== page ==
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Toronto duo IIKINGS shares new single “Blue” – Interview

Toronto-based artists Slater Manzo and Red Farrow team up as a duo under IIKINGS – an artistic project that can best be described as an experimental dance phenomenon, drawing from various realms of electronic music to create emotion through contrast.

IIKINGS’ new single, “Blue,” is meant to get lost in. Take your break up, your bad day, your grey weather and get nasty with an impromptu drum & bass dance party like it’s 1990s in the UK underground. 

Listen to the new single below and read our exclusive interview!

Can you talk to us about the inspiration behind your single, “Blue”?

“Blue” came from us working on a house track that called for a cute melody hook. Funny enough, we got the chords from a meditation piece we had been working on. It then became something dark and reflective. We felt like it perfectly captured the state after a breakup. The only thing is we were tired of the monotony of this feeling so we thought, hell let’s interrupt it with a Drum & Bass dance break. Then we knew this genre-mashing banger would be our second official single for the IIKINGS project.

How do you think your community has contributed to your success?

Well we have a super supportive and loving group of friends and loved ones. We so grateful to be featured on LGBTQ+ playlists and other awesome blogs that really helped spread our new track. It means so much to us when someone shares our song as it really gives a voice to an independent artist. We also have a strong artist community in Toronto and we reached out to our close friend Roney X to dance in the music video. He killed it and we couldn’t be happier with the results.

What was the first thing that got you interested in music?

Slater–  We were both huge fans of electronic music growing up. I actually got involved with production at a much younger age of 12. I was super inspired by Deadmau5, A-trak, and Kaskade. I love the sounds they were making and wanted to try to make them myself. I kept hearing variations in my head but couldn’t find an artist who made them so I thought I would make them myself.

Red– My interest in music actually came from growing up in a church. My family was very religious and I was involved in the choir and later became the organist for the congregation. I left the church when I came out but my passion for music, chords and warm tones came with me.

Describe to our audience your music-making process.

We actually have a unique and super fun way of working on tracks together. We start with preliminary limitations, such as only using naturally recoded sounds or a particular synth, then we have exactly 30 minutes to make it on Ableton before sending it to the other person over Splice. It is such a awesome tool for creation and collaboration. We truly believe that the over saturated world of samples and plugins dilutes our creative focus, so self-imposing these limits on our process really makes our creative muscle do more of the work. We call these our ‘hot-potato’ sessions and they usually make make a mostly-finished track within 3-4 hours. We then usually launch into a thrilling couple weeks of mixing, mastering, and visual art.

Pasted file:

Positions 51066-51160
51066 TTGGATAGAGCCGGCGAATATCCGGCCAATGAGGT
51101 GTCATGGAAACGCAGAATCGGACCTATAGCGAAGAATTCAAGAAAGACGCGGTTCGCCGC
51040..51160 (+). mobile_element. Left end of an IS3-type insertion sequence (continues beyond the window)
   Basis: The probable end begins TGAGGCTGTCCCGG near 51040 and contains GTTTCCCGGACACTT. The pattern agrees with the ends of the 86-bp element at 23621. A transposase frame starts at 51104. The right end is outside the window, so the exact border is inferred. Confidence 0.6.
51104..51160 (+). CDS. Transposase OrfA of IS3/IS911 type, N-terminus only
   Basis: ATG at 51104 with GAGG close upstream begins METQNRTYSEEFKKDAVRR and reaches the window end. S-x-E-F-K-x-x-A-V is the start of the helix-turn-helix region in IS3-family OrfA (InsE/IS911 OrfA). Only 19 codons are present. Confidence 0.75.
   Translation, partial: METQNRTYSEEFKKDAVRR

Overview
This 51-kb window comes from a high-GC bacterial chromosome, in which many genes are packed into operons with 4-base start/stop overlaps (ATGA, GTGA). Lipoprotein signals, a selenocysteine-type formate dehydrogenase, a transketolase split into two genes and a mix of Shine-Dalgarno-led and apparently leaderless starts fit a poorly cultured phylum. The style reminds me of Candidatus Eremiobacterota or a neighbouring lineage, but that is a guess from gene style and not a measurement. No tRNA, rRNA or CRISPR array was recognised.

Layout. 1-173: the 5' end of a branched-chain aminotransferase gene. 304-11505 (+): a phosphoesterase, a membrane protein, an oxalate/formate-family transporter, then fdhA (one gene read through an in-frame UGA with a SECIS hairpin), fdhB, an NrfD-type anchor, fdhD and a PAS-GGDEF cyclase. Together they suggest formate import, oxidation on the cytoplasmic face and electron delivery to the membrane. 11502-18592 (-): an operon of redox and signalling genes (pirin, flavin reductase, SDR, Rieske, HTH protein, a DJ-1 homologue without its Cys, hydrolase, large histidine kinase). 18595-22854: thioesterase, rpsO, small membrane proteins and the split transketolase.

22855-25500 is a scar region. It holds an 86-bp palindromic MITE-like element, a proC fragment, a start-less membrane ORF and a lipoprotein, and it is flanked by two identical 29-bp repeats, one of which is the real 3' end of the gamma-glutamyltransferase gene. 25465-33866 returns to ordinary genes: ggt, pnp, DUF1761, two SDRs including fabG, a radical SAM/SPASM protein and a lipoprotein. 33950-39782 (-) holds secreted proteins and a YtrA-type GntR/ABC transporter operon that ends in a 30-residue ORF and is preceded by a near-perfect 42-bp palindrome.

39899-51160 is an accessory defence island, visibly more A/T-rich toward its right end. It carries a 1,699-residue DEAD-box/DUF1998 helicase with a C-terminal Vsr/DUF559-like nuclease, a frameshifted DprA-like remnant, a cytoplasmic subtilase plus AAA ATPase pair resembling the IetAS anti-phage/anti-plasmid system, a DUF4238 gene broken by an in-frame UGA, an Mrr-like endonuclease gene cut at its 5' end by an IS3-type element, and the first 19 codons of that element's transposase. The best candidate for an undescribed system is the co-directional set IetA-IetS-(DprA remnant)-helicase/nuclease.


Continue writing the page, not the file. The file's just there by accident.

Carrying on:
What advice would you give other musicians?

This is a tricky one because so many artist come to production from different angles. So here are a couple of our favourites.

  • Business skills are some of the most important, and it takes time and boring research to hone them.
  • Don’t be afraid to try new things.
  • Make music that you like, not that you think others will like, but also don’t worry that its a sacrifice of artistic integrity to meet the market halfway.
  • Give yourself permission to make mediocre music and have fun. See your little creations as labours of love.
  • Making a career of music is a long process and financial success can happen quickly, slowly or take a long time to reach you. Therefore be ambitious, believe in yourself and don’t be afraid to diversify within the industry.
How did it feel when you released this new music?

It was exhilarating. “Blue” was our first production that was released alongside a music video. We were so excited to put something out that felt like it was breaking the mold. Genre mashing is a difficult area to tackle because it isn’t everyone’s preference, but it seems to be what we natural make when we produce together.

And finally, if you could collaborate with any musician/band, who would it be? And why?

There are so many insane artists that we admire and respect but we would have to chose Odesza. In our opinion they revolutionized the electronic music industry and continue to evolve as artists. We are obsessed with the new album ‘Bronson’,  and actually our creation of the IIKINGS project was largely inspired by the collaboration of Odesza and Golden Features; two distinct styles coming together to create something new. Their shows are absolutely insane. We even flew once to Paris just to catch a show they did there. We would love to one day work on a track or an album with these pioneers in our industry.

You can find more information about IIKINGS at...